It was a tale of two cities,three counties, and a state governmental entity at Tuesday evening’s Manhattan city commission meeting.
The Metropolitan Planning Organization designation agreement was passed with a three to two vote during the session, and the lines were drawn based on the amount of control given to Manhattan on sub-committee creation.
Commissioner Wynn Butler is the Manhattan representative on the interim policy board, and wanted more weight given to Manhattan on the creation of the committees. Butler wanted a small change in wording within the designation agreement to accomplish the task.
Local Manhattan resident John Ball agreed with Butler, and wanted the agreement changed to ensure Manhattan residents weren’t being railroaded into projects from outside influences. Ball said if the commission voted to pass the agreement the could be giving up the rights of Manhattan residents to self govern.
However KDOT representatives rejected the idea of changing the language within the current agreement saying the time for creation of by-laws is not in this document. Furthermore KDOT would reject any changes made, and would not sign the agreement. This would bring the MPO creation process back to square one.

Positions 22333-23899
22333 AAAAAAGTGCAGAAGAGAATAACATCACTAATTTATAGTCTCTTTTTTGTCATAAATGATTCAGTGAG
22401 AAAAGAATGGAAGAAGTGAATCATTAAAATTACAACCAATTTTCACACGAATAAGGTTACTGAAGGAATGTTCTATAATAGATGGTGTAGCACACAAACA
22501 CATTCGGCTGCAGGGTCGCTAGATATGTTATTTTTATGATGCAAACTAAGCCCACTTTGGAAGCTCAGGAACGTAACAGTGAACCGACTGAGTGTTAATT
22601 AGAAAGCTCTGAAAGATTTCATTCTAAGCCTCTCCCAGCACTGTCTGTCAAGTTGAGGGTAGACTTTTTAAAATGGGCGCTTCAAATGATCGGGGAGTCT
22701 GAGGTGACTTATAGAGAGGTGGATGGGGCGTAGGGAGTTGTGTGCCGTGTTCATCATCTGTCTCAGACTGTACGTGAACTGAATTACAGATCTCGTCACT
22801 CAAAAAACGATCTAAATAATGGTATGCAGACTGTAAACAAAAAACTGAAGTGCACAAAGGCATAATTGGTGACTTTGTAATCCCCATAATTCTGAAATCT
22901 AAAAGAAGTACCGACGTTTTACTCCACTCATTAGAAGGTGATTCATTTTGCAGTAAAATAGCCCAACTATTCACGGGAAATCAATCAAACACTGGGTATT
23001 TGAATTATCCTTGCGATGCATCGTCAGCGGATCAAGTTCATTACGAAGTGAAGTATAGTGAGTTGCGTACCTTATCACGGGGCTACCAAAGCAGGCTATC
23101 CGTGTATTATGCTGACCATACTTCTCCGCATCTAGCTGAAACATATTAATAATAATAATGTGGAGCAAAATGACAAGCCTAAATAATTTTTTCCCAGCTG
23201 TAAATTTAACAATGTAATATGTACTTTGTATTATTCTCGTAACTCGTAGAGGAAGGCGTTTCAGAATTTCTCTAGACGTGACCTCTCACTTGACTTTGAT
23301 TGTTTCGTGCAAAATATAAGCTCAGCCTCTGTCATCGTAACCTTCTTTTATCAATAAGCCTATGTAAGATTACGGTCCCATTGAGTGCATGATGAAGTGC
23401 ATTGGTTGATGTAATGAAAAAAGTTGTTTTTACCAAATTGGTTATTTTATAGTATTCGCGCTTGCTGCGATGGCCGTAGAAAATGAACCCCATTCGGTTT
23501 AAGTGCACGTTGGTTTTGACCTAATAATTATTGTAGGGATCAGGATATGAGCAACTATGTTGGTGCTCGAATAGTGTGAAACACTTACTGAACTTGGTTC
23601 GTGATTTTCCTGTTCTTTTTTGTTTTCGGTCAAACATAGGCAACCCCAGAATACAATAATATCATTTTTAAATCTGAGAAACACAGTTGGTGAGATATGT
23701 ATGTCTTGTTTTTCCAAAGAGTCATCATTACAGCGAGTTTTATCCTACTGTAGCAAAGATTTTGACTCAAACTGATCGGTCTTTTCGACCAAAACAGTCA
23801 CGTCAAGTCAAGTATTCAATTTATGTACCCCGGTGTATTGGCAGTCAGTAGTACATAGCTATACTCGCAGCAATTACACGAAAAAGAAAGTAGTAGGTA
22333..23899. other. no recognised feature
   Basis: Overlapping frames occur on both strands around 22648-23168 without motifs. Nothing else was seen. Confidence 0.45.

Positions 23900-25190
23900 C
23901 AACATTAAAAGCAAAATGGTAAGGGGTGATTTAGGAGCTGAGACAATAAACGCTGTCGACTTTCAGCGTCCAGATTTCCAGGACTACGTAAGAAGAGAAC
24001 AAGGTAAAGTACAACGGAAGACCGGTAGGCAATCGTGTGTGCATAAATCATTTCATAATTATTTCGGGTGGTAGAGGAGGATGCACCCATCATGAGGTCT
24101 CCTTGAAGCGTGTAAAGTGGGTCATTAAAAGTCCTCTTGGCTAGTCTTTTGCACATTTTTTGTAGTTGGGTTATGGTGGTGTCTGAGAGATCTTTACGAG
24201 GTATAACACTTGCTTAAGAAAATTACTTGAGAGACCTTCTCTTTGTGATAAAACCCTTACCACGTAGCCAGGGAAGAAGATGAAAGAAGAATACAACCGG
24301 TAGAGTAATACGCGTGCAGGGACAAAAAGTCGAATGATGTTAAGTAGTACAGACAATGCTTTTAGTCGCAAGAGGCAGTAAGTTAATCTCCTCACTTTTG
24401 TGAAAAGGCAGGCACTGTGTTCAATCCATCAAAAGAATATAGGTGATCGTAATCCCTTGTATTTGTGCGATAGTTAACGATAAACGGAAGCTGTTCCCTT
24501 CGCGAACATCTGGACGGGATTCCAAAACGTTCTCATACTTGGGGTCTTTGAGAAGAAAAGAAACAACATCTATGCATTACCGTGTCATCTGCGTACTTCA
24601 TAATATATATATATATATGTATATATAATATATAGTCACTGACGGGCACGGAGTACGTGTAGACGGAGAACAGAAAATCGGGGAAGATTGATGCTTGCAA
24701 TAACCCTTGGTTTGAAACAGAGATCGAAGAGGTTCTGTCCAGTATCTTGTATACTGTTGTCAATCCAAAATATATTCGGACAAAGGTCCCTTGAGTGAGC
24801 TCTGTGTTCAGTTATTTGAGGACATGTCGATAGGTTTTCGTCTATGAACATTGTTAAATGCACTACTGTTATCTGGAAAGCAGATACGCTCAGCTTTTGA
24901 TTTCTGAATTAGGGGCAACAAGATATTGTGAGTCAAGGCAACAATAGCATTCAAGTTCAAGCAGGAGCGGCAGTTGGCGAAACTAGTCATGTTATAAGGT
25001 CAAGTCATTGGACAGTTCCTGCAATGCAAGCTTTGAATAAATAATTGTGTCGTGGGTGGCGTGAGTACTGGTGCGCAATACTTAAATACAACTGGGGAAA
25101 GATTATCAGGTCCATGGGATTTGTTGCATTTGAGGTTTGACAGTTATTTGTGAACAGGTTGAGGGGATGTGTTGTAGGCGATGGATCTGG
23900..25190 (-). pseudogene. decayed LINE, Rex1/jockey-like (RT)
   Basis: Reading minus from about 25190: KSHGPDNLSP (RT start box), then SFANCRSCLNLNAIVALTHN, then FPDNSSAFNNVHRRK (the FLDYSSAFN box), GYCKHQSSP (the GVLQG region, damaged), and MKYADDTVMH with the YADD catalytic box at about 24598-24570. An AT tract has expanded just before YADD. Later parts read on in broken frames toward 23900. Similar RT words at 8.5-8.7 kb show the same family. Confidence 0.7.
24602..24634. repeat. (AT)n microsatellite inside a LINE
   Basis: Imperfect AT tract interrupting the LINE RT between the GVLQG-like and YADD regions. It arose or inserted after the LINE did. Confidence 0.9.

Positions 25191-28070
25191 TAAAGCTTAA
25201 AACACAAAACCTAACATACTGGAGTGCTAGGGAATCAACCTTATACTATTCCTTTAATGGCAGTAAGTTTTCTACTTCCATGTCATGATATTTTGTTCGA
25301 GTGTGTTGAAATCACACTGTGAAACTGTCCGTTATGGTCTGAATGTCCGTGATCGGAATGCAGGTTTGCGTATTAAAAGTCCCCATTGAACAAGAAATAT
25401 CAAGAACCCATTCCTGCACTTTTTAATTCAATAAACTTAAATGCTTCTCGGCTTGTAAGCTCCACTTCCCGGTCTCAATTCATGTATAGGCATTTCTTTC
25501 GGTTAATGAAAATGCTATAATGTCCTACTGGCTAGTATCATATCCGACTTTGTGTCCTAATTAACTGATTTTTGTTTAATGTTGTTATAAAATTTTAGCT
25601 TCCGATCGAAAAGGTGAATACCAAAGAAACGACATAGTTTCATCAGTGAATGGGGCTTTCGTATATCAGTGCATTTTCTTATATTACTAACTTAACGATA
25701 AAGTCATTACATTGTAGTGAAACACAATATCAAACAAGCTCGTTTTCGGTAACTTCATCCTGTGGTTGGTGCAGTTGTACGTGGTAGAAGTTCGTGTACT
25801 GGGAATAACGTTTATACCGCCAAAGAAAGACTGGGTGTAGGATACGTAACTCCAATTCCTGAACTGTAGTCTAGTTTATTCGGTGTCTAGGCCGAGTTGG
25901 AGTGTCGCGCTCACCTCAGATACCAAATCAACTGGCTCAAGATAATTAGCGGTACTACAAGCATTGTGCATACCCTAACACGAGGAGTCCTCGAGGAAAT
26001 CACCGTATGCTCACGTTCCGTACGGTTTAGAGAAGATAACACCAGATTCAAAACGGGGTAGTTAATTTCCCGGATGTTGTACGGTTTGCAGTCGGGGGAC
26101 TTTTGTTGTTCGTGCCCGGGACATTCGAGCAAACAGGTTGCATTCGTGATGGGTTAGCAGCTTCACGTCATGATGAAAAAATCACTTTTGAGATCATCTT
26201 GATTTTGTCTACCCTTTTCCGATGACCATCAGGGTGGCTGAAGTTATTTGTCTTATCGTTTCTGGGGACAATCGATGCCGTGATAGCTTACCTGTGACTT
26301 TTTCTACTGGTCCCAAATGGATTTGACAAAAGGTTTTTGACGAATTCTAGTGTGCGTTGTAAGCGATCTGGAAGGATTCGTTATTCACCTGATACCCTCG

Mayor Loren Pepperd said he understood the concerns, but believed the regional concept should be firmly in place and furthermore the regulations currently within the document would help alleviate any issues concerning forced measures on the city of Manhattan.
The commission held a public hearing on a new proposed expansion to the Manhattan public library. Commissioner Butler and Commissioner John Matta were concerned about the extra costs it would incur for the city.
Local landlord Richard Hill says he’s not against the library, but is concerned the project will raise the mill levy.
City and library officials said the projections from financial advisers has placed the project well within the budged 6 mill levy ceiling for the library even with the additions of employee benefits.
Mayor Loren Pepperd issued a proclamation naming January 21st as the Martin Luther King Junior Day of Service.